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John L On Elaine Wynn's Stock Options And Steve Wynn's Legacy

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(Photo by Stephen Chernin/Invision/AP, File)

In this Dec. 4, 2014 file photo, Elaine Wynn attends Bloomberg Businessweek's 85th Anniversary celebration at the American Museum of Natural History in New York.

Elaine Wynn owns 9 percent of Wynn Resorts. But she never had voting control over those stocks. A nasty, years-long litigation between Elaine and her ex-husband - casino mogul Steve Wynn – over control of those stocks ended quietly on Friday.

In a filing with the Securities and Exchange Commission, Steve Wynn announced he was giving up the fight after resigning as chairman and CEO of Wynn Resorts. This follows two weeks of turmoil in the wake of a Wall Street Journal article that raised allegations of sexual harassment against the gaming industry titan.

“To see that come to a quiet end is really surprising given all the warring that has taken place in court," contributor John L. Smith said, “There's no question that she has prevailed on that issue.”

Another lawsuit filed last week by the Las Vegas-based law firm Eglet Prince on behalf of a group of shareholders could cause more trouble for Steve Wynn, Smith said.

The lawsuit questions Wynn Resorts board of directors and what they knew about the allegations against Steve Wynn and when they knew it. 

Most of Wynn Resort stock is held by institutional investors, Smith said. Wynn Resorts has been a healthy investment and the image Steve Wynn presented to the public is part of that.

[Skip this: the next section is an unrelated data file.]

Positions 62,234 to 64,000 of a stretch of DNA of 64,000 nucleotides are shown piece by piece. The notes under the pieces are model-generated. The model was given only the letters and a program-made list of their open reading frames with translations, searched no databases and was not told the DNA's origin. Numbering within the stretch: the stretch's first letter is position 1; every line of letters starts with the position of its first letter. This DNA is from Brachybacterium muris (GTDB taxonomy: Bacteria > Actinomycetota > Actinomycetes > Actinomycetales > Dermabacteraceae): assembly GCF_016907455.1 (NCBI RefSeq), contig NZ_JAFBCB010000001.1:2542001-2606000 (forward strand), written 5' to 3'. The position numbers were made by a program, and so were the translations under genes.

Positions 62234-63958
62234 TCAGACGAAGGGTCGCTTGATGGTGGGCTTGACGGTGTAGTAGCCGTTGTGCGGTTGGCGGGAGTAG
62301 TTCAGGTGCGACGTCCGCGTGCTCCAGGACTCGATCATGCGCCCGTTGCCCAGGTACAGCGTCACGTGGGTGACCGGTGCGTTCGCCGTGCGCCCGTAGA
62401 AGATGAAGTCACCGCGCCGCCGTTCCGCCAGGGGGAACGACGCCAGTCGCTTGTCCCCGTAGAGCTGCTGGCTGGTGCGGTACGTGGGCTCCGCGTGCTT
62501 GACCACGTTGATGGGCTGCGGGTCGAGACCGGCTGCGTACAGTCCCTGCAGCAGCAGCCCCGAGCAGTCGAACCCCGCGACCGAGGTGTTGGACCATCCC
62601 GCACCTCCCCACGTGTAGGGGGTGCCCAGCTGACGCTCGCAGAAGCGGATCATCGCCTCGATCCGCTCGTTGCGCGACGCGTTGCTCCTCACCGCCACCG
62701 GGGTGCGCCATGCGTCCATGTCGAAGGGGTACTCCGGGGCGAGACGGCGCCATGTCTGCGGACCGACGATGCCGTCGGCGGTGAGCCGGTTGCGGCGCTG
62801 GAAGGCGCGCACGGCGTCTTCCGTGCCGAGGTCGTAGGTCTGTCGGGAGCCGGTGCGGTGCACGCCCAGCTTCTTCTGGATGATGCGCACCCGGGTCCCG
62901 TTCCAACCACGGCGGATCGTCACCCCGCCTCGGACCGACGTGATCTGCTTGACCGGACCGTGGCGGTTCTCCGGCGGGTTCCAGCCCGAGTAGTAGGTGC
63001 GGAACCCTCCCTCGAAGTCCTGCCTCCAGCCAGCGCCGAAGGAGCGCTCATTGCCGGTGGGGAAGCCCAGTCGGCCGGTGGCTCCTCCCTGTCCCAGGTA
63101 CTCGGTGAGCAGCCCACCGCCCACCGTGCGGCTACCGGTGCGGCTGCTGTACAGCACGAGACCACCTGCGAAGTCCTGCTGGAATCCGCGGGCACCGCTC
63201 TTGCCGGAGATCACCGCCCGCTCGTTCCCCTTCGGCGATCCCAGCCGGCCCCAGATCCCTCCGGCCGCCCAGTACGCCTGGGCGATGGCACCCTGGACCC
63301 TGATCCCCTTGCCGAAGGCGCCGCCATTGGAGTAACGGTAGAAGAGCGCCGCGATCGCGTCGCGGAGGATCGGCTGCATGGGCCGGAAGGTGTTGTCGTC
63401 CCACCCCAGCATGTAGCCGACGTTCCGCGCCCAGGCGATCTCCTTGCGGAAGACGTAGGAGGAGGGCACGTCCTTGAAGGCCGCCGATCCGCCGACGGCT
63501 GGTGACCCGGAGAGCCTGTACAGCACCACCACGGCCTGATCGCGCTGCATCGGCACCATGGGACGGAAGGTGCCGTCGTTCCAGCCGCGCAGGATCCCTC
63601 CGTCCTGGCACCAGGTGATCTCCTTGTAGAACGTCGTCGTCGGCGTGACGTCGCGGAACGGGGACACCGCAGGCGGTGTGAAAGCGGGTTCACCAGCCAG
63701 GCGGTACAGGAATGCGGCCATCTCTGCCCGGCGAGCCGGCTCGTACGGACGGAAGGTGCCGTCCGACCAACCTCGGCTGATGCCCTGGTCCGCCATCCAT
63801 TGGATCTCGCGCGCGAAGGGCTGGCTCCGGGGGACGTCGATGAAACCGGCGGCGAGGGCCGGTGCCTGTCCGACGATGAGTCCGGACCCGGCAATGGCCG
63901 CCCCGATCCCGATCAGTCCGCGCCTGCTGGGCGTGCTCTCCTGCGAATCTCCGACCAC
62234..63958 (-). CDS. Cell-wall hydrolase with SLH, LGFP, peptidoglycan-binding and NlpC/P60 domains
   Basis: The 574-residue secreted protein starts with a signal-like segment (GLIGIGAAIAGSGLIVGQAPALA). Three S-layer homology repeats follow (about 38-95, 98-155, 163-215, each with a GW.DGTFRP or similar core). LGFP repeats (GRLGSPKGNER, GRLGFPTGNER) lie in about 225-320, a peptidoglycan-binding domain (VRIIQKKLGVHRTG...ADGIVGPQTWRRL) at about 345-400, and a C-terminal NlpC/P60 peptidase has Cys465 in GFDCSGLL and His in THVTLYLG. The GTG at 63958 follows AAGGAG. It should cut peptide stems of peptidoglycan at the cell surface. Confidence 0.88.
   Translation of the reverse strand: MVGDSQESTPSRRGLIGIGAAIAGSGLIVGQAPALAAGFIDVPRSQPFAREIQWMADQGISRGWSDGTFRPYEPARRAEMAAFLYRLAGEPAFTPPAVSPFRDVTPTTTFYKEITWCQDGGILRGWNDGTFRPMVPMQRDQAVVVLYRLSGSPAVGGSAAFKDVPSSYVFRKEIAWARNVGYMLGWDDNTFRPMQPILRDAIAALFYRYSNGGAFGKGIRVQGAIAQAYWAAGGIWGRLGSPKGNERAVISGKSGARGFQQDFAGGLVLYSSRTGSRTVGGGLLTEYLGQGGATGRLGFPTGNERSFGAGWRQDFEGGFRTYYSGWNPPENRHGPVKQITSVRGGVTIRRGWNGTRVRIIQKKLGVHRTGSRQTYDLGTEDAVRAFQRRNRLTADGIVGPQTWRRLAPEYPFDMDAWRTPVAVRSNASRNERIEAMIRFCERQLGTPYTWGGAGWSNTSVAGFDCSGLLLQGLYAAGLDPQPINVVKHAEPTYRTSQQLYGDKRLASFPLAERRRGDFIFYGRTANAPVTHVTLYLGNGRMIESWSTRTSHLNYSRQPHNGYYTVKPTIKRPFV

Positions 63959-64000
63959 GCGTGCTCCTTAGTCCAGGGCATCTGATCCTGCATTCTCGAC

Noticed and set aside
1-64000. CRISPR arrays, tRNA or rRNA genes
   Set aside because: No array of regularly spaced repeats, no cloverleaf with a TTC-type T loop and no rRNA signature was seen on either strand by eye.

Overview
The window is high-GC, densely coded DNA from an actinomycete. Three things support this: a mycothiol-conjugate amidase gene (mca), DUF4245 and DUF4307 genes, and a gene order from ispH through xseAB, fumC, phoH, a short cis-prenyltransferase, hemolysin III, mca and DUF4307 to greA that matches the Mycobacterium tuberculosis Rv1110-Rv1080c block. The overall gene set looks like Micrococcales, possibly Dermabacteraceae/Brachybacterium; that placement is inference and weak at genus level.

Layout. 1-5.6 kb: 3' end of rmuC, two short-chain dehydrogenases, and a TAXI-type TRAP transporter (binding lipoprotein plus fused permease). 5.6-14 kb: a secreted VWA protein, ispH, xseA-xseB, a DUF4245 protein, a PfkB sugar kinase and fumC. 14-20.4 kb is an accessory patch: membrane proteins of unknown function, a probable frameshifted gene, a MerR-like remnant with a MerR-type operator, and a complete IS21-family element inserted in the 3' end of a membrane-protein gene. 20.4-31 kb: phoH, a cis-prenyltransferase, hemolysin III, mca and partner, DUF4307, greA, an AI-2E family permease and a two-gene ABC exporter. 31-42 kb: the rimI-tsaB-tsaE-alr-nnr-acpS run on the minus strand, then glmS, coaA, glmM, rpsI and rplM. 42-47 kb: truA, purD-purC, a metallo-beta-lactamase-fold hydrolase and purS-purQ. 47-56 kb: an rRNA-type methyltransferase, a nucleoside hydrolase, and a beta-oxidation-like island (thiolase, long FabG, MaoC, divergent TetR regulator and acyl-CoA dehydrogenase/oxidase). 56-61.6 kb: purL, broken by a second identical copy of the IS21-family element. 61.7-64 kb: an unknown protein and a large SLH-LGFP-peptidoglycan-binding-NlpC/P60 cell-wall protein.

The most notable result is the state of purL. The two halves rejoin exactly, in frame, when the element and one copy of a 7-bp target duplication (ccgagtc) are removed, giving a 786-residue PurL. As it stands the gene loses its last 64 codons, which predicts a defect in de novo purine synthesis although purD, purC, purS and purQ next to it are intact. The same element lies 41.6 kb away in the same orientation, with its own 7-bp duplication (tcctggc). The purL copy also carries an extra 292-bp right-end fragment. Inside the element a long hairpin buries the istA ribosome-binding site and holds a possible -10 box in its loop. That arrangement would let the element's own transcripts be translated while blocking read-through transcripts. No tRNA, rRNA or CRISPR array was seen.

“You’re talking about a guy who – at least at one level – inspired a lot of confidence and that’s probably the greatest change that has occurred here is that this company no longer has that person who has public credibility and can inspire that confidence,” Smith said.

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For Smith - who wrote a book about Steve Wynn back in the 90s - the harassment issue is only part of the story of a complicated man. His legacy as a man who cared about details, and who clowned around with the likes of Frank Sinatra, has changed Vegas forever starting with the Golden Nugget downtown.

Steve Wynn improved the food, the service, the cleanliness, the facade, the room quality - really everything about the property was improved under Steve Wynn's leadership. 

That was just the beginning. 

“He took that idea and made it blossom at a high, high level with a $630 million Mirage, which opened in 1989,” Smith said. 

Some people are wondering what will happen to the Wynn name in the future and whether it will it stay on the hotel?  

“I don’t make as much of that as a lot of the Wall Street analysts are. I come from a town where Binion had the Horseshoe," Smith said. 

 

1980s ads Golden Nugget

 

Guests

John L. Smith, contributor

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